Those plans changed quickly when Balmer did not report to preseason camp after being linked to the Carolina probe.

Cam Thomas, a 2009 Tar Heels defensive line star, said last week that he and current defensive lineman Marvin Austin were treated to trips to California by Balmer last summer. The team went on to an eight-win season and a bowl trip.

Balmer’s agent, Gary Wichard, is a good friend of Carolina associate head coach John Blake.

Balmer’s trade Monday came after an early-morning report by The Sacramento Bee in which Singletary made it clear that he was at wit’s end with the player holding out.

“I talked to Kentwan. And as simple as I can put it, I asked him to be here,” Singletary said in the report. “He’s not here. b& He is under contract, and the fact that he’s not here, that speaks to me.

“What it says, I really don’t know to him, but to us, all I know is that he’s not here. Fine. We’re practicing_we’re doing what we have to do.”

News of the trade to Seattle surfaced less than two hours later.

Efforts to reach Balmer for comment Monday were unsuccessful.

Assuming Balmer attends practice with the Seahawks and makes favorable impressions on head coach Pete Carroll and defensive coordinator Casey Bradley, the trade could have a positive impact.

But the player’s holdout to date has only added to the mystery surrounding the NCAA investigation.

To be fair, Balmer has not been accused by the NCAA of any wrongdoing. The same goes for Wichard, Blake, Austin, Thomas, Tar Heels receiver Greg Little, other team members, Carolina head coach Butch Davis or the school itself.

But if all of this is simply a chain of coincidences, there certainly are closely related links.

Balmer, who played high school ball in Weldon, N.C., and came across as a likeable, team-first performer during his years in Chapel Hill, is flirting with professional disaster.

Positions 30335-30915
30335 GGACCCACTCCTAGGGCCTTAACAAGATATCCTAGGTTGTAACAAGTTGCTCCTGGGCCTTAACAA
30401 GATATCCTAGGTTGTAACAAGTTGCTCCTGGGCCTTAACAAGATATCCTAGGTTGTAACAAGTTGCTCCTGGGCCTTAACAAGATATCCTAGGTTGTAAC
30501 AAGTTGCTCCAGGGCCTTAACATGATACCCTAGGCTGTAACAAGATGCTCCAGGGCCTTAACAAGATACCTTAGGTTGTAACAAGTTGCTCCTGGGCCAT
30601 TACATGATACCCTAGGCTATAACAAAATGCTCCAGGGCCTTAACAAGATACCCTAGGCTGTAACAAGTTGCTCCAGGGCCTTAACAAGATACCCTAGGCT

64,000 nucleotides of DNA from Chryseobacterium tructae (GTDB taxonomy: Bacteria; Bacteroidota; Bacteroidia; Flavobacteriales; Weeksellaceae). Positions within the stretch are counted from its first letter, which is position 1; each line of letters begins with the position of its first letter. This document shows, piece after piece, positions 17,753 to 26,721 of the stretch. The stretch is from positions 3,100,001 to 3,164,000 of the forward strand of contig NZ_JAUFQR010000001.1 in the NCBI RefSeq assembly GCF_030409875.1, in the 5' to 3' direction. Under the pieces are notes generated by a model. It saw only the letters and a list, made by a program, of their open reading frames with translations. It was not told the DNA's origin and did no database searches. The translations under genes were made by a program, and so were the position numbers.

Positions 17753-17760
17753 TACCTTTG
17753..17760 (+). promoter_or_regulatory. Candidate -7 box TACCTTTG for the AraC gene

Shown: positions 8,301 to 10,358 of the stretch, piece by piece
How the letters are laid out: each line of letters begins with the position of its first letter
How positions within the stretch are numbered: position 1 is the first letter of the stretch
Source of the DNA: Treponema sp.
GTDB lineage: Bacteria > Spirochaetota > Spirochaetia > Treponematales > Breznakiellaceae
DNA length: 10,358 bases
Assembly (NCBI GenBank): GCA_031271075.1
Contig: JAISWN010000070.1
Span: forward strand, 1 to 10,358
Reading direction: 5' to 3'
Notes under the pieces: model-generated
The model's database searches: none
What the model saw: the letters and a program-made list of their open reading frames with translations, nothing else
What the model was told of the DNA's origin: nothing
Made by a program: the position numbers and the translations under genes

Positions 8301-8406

With the 49ers, he went AWOL at a time when not only was he under contract but coming off a shoulder injury that kept him out of the final few games of his second pro season.

The rookie 315-pounder never cracked the starting lineup on a weak team in 2008, didn’t start in any of his 11 games last season and still doesn’t have a quarterback sack after 27 NFL games.

The last thing a young player with that sort of performance record needs to be doing is ticking off coaches, general managers and player personnel directors.

The fact that Balmer was traded to a division rival for a mid-round pick means the Seahawks have such a minimal investment that he’s already dealing with a thin margin for error.

Financially, Balmer should be set for life. His salary this season is almost $600,000, and he’s already been paid more than $3 million by the 49ers. But the contract ends after the 2012 season, and according to the NFL players union, defensive linemen average less than five full seasons in the league.

Balmer is lucky. He’s getting paid a fortune to play football. Unless there’s an injury problem, he would be smart to start drawing those paychecks again.

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